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I am developing a collection of Python packages/modules (no executables). What is the correct/best way to set up the file hierarchy for testing. I can think of two scenarios:

Scenario 1:

AllPackages/
    package1/
        module1-1.py
        module1-2.py
    package2/
        module2-1.py
        module2-2.py
    tests/
        package1/
            test_module1-1.py
            test_module1-2.py
        package2/
            test_module2-1.py
            test_module2-2.py

Scenario 2:

AllPackages/
    package1/
        module1-1.py
        module1-2.py
        tests/
            test_module1-1.py
            test_module1-2.py
    package2/
        module2-1.py
        module2-2.py
        tests/
            test_module2-1.py
            test_module2-2.py

I am new to unittesting (I know I should have done it long ago) so I'm not sure which of these approaches is better and I'm looking for some advice from those which have more experience.

Thanks!

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up vote 1 down vote accepted

The 2nd scenario allows you to have pluggable packages and is used at least in Django framework (to mention some authority). If you use plain unittest module, it has discover utility, which will find all the tests you have in your project folder no matter how you organized them, so the 2nd approach fits here too.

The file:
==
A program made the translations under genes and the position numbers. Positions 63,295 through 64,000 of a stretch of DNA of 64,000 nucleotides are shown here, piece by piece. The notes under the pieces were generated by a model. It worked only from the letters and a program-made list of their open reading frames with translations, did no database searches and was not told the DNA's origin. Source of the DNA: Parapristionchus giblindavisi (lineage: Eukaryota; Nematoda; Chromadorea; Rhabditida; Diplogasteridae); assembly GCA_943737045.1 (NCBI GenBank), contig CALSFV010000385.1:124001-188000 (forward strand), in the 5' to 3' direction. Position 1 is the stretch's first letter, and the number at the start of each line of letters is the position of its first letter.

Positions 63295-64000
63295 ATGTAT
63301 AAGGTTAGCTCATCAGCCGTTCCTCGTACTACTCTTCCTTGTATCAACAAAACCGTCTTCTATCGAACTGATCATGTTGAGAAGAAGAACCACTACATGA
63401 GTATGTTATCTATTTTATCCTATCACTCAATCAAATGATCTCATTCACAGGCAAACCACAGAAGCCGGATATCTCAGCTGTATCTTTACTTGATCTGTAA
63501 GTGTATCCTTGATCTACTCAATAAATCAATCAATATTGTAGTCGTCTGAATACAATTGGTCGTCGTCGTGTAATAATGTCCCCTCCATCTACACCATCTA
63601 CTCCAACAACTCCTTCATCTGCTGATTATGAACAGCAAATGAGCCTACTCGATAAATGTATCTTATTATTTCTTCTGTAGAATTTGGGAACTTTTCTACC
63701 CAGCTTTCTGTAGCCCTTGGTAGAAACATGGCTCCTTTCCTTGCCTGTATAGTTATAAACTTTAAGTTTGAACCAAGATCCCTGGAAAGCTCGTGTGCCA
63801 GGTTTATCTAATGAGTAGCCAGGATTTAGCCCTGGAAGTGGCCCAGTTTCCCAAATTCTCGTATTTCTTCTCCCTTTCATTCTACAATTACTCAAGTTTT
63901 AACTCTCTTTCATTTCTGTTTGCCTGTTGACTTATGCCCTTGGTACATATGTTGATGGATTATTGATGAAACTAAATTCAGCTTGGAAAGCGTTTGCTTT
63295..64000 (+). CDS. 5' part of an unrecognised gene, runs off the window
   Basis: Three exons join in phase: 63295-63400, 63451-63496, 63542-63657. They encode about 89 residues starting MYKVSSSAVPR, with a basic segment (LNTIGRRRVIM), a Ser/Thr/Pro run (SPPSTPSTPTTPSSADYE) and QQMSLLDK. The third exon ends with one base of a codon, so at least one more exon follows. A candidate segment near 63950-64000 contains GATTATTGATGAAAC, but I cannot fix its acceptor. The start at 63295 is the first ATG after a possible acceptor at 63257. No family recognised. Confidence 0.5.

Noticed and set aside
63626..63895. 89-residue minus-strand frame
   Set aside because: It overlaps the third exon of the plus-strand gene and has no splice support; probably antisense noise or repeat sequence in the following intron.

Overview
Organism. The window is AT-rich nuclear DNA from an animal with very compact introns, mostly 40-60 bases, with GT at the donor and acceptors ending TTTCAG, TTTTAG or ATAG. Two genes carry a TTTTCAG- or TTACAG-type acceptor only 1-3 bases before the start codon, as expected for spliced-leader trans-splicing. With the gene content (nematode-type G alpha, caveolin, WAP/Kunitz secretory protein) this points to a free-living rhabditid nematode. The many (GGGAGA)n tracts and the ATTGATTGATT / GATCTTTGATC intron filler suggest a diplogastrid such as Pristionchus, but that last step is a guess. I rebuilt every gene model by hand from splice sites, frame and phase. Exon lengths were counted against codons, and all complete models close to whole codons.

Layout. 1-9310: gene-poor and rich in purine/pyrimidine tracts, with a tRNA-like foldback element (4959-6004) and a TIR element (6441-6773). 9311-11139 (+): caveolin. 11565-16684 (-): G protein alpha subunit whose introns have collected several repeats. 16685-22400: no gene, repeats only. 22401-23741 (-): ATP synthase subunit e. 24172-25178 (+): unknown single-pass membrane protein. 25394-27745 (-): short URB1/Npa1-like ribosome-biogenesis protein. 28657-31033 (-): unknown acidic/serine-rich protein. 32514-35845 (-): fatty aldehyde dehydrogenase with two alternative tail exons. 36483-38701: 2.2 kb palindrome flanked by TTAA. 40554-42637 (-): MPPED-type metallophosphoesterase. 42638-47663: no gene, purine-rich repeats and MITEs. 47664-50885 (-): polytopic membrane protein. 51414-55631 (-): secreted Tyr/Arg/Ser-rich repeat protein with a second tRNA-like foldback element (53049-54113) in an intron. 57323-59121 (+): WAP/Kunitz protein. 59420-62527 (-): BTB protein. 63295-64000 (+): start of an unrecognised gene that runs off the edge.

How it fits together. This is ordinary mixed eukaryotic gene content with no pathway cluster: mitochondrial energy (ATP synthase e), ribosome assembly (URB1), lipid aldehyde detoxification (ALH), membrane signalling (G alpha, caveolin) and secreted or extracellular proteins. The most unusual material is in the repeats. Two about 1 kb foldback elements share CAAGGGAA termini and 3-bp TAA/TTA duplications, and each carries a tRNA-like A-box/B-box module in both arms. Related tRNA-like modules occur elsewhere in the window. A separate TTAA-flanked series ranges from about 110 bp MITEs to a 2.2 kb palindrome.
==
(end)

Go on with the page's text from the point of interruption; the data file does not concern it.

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Thanks, this looks like a good solution. I like that it is expandable when I add more package and modules. – jlconlin Feb 15 '12 at 17:48

Scenario 1 is better, in my opinion. It makes things easier when you deploy, for example. You don't want to deploy test code, so you just omit the tests/ directory in your package. This approach is much cleaner.

Scenario 2 is messy; I don't see any advantage of mixing test code and production code in this way.

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